Business Essentials for Professionals


Worsening Chip Shortages Not An Issue For BMW To Confirm 2021 Targets

Worsening Chip Shortages Not An Issue For BMW To Confirm 2021 Targets
The German car maker BMW expects that its production in the second quarter will be hit because of the global chip shortage nut still said it was on path to meet its profit targets for 2021 even though it estimates raw material costs to be increasing.
A severe crunch of semiconductors for the auto industry globally had hit most of the auto industry around the world and many have been forced to temporarily shut down their plants and resulting in shortage of inventories while also increasing the prices of new and used vehicles both.
"We cannot assume that we will emerge from the second quarter unscathed," BMW Chief Executive Officer Oliver Zipse said.
There will likely not be any major impact to the production of the company because of the global chip shortage, Zipse said, and added that the company will shift priority to the production of cars with higher profit margins in order to circumvent the impact of the chip shortage.
During the first quarter, the sale for its electrified vehicles more than doubled, BMW said. Additionally, higher prices and strong demand in China, where the quarter reported almost doubling of sales for the first quarter compared to the same quarter a year ago also boosted the performance of the company, it said.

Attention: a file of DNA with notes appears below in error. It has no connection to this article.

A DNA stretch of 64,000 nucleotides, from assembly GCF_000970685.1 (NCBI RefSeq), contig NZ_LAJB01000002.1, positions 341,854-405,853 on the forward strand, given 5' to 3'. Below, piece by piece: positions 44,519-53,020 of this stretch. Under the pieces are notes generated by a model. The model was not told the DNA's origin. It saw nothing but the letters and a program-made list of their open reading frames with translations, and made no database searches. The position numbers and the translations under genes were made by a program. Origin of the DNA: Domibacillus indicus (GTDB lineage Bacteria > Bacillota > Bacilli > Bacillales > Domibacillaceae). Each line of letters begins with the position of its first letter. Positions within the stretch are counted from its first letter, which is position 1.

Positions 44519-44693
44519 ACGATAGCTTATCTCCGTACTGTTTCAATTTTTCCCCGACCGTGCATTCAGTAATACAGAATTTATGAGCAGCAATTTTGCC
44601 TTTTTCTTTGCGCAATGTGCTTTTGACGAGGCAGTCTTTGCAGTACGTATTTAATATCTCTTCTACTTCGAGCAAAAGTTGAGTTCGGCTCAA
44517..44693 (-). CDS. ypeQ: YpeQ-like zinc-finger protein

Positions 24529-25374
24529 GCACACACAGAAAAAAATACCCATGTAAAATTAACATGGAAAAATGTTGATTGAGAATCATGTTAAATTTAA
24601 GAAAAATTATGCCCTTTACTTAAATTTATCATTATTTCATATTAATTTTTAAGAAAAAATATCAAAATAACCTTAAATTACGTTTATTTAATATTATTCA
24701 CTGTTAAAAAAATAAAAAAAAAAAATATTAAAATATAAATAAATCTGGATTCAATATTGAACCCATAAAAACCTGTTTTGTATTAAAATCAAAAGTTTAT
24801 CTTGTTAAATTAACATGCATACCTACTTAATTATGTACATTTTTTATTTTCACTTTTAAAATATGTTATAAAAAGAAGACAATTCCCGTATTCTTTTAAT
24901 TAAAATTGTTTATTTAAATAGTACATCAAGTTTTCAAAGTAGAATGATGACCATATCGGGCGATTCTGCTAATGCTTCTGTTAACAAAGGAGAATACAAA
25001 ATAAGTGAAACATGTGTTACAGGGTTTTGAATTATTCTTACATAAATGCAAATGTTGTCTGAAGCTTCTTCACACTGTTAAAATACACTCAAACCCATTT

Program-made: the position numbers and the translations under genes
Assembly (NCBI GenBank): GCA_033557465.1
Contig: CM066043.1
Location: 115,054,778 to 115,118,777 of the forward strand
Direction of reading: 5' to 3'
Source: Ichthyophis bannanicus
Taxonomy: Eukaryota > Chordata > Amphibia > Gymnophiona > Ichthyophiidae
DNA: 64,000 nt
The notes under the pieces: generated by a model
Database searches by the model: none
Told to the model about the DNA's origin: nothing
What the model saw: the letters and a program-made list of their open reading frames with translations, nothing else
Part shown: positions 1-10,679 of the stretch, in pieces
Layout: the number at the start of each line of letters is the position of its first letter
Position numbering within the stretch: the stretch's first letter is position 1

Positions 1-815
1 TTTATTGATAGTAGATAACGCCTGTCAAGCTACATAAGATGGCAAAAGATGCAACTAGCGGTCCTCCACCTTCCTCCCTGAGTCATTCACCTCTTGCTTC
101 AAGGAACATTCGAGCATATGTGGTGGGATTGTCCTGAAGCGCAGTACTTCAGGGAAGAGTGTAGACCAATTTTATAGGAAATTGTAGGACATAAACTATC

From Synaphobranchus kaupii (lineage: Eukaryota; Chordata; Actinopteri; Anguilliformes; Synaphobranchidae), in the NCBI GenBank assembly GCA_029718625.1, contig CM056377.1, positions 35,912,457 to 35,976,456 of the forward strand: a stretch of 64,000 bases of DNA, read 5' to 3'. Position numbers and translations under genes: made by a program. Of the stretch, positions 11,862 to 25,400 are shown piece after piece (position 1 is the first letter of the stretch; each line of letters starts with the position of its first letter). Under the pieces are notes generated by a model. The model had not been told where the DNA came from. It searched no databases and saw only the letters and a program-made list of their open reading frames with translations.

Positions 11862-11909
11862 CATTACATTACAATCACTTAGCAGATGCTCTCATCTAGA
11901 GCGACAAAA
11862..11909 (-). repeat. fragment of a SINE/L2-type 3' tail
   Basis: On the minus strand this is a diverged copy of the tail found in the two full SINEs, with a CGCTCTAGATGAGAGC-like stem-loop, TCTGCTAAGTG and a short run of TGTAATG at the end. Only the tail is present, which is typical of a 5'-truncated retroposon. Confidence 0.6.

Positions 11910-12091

By 2025, it will have about 2 million fully-electric cars made by the company on the road, the car maker said.
So far, there has been little impact of the global semiconductor chip shortage which has had strong impacts on its rivals including the largest European car maker Volkswagen.
The chip shortage had put the company in "crisis mode", Volkswagen boss Herbert Diess said on Thursday, and added that the shortage would hit the company’s profits in the second quarter. On the other hand, warning of production in the second quarter because of the chip shortage was also issued by the United States car maker Ford last week.
The strong relationship between BMW and its suppliers is well known in the industry and the German company has been working closely with the suppliers to prevent being impacted by the chip shortage. The shortage has not affected the production of the company apart from a temporary stoppage in production of MINI production in the United Kingdom and production at a plant in Germany.
There will also be an expected rise in the cost of raw materials, especially for rhodium and palladium and steel, BMW’s Chief Financial Officer Nicolas Peter also said during a conference call.
A 370 per cent jump in its pre-tax profit for the first quarter compared to the same period last year, when the pandemic severely affected its business, was also reported by the BMW as the company rebounded from the pandemic in a way that was better than what analysts were expecting.
BMW and its German rivals Volkswagen and Daimler managed to post strong profits for 2020 the Covid-19 pandemic, because of a strong return of demand from consumers in China during the second half of last year.

Christopher J. Mitchell

Markets | Companies | M&A | Innovation | People | Management | Lifestyle | World | Misc